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Now, I admit to initially being charmed by a friend who has suddenly become a carnival barker, spreading their joy to any and all who will buy it. In fact, I generally give everyone a brief hall pass at the beginning of a new relationship to be as completely gross online as they need to be in order to burn off all of the love endorphins. People who live in #bestboyfriendever glass houses, shouldn’t throw #shade stones after all.

Fleeting or not, relationship TMI—when it’s genuine—comes from the pure joy and excitement of enjoying time with someone you’ve discovered is the best person for you. And, in that context, who could judge a friend for being excited? No one.

This kind of genuine over-share, which generally mellows out as a relationship solidifies, is not the reason TMI gets such a bad rap. No, it’s the TMI that is clearly serving a bigger purpose that qualifies the sharer for some good old-fashioned side eye  i.e. self-validating, self-important trumpeting of success that uses a relationship as just another trapping of the “good life.”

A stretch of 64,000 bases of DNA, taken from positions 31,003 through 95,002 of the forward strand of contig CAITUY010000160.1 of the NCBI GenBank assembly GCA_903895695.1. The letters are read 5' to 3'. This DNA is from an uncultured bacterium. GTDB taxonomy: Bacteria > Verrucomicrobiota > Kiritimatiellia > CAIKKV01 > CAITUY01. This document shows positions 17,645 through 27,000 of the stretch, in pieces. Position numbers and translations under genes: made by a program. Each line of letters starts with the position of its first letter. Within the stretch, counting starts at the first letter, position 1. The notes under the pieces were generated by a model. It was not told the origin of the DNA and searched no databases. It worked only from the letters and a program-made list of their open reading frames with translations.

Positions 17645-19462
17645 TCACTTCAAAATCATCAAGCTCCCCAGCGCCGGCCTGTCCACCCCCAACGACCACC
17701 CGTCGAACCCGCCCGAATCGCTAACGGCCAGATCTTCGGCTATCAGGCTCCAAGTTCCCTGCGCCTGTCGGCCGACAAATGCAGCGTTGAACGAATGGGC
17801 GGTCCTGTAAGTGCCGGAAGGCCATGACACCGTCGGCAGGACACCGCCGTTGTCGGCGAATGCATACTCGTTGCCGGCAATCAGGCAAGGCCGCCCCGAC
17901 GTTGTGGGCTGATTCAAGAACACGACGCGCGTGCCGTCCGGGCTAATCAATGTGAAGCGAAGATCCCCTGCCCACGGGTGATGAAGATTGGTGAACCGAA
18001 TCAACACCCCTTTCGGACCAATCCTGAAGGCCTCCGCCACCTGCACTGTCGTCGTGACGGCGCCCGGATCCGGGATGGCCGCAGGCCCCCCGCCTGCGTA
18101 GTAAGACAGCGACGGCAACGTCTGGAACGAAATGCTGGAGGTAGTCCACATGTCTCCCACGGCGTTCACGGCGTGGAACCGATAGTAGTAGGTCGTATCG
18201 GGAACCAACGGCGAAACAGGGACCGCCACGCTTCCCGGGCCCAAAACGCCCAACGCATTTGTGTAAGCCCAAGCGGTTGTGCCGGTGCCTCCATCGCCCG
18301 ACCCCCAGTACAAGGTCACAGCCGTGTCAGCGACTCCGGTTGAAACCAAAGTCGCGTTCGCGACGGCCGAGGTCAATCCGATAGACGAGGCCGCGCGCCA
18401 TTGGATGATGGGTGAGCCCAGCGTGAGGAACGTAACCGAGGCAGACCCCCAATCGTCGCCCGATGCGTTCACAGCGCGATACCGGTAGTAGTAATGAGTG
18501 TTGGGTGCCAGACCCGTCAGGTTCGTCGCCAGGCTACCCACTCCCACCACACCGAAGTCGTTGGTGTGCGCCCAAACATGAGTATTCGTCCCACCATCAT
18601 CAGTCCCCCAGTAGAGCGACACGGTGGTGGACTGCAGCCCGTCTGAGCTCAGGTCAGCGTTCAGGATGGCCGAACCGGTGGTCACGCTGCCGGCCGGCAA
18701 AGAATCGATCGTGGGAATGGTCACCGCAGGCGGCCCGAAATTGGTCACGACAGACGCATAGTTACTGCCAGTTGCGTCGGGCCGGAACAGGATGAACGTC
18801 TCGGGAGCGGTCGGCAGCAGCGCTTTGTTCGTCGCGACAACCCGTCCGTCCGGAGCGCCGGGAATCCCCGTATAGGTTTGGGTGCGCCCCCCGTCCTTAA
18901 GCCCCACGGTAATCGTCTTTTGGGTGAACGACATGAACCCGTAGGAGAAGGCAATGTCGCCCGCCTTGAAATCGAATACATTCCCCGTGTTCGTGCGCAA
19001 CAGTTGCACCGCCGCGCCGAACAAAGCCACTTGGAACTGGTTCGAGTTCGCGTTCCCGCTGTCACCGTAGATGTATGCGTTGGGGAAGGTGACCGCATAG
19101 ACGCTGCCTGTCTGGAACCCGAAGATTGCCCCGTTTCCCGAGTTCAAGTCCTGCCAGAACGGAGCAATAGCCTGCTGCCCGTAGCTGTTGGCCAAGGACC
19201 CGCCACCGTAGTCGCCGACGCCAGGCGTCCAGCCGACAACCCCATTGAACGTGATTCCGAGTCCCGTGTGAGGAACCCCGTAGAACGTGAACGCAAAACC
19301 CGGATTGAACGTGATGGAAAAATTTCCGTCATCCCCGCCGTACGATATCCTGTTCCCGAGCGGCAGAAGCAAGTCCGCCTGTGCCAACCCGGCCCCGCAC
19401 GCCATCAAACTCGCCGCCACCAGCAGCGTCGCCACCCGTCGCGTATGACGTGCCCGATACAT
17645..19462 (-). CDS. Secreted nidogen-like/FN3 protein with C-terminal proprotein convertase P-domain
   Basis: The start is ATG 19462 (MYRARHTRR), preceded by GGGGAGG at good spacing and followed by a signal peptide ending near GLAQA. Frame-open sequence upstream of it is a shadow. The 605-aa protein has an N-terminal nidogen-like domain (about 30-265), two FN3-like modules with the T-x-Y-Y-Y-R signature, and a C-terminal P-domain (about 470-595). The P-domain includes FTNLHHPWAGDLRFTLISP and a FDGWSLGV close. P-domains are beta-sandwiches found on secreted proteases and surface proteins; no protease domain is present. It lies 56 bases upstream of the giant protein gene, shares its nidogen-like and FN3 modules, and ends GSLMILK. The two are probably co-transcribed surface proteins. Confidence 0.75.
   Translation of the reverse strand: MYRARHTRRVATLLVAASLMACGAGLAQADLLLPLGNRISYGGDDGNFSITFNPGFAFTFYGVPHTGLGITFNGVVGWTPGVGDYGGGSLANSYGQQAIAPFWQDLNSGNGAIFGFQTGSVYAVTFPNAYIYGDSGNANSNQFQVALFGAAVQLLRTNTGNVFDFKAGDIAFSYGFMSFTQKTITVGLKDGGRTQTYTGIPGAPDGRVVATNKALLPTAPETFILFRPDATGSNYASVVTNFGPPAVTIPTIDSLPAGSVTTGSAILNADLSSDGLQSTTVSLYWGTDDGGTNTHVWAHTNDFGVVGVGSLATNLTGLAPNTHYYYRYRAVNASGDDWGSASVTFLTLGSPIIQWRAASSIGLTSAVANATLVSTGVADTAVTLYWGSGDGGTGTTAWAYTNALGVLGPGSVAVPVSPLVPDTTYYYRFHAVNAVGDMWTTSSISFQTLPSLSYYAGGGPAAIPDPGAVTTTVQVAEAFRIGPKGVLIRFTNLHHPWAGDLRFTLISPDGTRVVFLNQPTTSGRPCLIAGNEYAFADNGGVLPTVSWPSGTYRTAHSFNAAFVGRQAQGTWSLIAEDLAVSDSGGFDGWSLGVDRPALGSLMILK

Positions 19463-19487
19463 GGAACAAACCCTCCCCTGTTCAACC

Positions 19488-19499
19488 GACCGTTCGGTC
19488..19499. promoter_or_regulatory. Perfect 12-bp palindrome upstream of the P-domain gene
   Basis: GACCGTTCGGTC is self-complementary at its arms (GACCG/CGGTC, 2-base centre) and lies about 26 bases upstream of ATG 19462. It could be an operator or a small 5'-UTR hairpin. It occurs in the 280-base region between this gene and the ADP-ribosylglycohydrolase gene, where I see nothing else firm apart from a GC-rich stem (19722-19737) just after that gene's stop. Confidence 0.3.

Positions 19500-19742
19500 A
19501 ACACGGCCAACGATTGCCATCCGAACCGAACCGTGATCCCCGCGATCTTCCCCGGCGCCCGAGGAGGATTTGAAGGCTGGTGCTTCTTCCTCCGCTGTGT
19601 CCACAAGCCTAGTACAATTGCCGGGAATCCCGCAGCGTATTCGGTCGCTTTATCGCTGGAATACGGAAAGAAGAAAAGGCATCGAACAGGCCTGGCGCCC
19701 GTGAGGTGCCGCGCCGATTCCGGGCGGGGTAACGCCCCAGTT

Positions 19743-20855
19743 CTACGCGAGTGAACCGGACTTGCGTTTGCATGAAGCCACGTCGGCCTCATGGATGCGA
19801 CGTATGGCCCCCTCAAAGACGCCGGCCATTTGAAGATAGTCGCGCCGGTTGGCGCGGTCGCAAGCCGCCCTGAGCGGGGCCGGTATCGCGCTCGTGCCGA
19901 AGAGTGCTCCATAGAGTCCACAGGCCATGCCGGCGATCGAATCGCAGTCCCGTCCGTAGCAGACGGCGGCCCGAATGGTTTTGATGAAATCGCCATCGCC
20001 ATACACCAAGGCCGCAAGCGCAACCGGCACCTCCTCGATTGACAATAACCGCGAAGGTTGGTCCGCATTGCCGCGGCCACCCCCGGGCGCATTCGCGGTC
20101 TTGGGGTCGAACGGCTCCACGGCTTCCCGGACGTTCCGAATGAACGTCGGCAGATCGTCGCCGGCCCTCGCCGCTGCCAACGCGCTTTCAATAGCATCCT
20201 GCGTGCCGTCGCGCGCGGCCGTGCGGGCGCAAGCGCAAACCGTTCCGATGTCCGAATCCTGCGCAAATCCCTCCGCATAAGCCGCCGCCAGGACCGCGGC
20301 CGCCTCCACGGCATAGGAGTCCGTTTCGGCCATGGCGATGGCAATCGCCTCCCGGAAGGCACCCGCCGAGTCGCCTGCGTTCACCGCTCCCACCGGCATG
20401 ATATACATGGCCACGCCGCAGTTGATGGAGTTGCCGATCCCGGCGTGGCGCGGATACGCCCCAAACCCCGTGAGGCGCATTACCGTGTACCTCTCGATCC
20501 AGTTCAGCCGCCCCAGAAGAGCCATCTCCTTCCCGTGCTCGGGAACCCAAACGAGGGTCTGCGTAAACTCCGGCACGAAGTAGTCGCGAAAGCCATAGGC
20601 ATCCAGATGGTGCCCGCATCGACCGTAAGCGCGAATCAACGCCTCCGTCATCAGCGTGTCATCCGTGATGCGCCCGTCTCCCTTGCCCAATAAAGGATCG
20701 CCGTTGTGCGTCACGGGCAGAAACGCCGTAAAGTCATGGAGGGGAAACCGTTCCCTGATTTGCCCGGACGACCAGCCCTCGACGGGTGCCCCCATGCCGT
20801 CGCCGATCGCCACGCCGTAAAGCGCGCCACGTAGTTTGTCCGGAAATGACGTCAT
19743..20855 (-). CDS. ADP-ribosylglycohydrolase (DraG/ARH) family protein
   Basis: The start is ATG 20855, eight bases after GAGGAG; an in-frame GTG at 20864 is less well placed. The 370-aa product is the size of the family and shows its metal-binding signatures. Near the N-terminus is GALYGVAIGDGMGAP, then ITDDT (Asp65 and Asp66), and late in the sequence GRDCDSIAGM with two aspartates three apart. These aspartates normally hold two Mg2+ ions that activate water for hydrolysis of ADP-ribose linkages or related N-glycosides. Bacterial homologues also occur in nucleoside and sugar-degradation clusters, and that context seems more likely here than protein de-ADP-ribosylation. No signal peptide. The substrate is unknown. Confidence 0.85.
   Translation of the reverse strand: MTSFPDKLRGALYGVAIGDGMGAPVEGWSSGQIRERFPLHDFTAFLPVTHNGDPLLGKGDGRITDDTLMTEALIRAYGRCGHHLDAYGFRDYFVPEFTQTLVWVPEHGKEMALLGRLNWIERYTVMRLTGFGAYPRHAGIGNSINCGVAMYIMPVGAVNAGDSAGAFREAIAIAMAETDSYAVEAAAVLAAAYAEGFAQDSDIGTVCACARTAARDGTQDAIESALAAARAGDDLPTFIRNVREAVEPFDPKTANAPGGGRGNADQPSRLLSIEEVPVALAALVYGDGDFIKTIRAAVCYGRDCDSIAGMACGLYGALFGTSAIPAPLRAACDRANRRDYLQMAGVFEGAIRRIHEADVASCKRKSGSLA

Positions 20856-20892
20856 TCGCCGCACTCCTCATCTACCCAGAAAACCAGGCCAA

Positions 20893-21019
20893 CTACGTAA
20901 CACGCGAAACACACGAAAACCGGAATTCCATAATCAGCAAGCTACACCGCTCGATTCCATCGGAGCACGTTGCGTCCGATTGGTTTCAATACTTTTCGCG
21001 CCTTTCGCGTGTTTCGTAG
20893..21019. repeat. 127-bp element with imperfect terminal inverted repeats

This particular type of TMI, whether rooted in insecurity, narcissism or a combination of the two, tends to come fragrant with a strong scent of desperation, and herein lies the bother…and motivation to throw the aforementioned #shade stones.

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When your social media sharing motives are muddled, it comes through as clear as day. For example, you don’t have to know everything about an acquaintance’s recent split to know that he is posting picture after picture of his new lady on Instagram with the goal of “winning the break up.” By the tenth update on why being single is so much better than “boring, stagnant coupledom,” that single friend starts to look like they’re trying to convince themselves, far more than anyone else. And likewise, when a couple writes sappy notes on each other’s public feeds all the time, it just raises questions as to why they feel the need to share it all so publicly? Are they making up for fights? Could they be unfamiliar with the magic technology of texting, which would allow these intimate messages to stay private? One can’t help but ask: Why does this couple choose to put it all out there?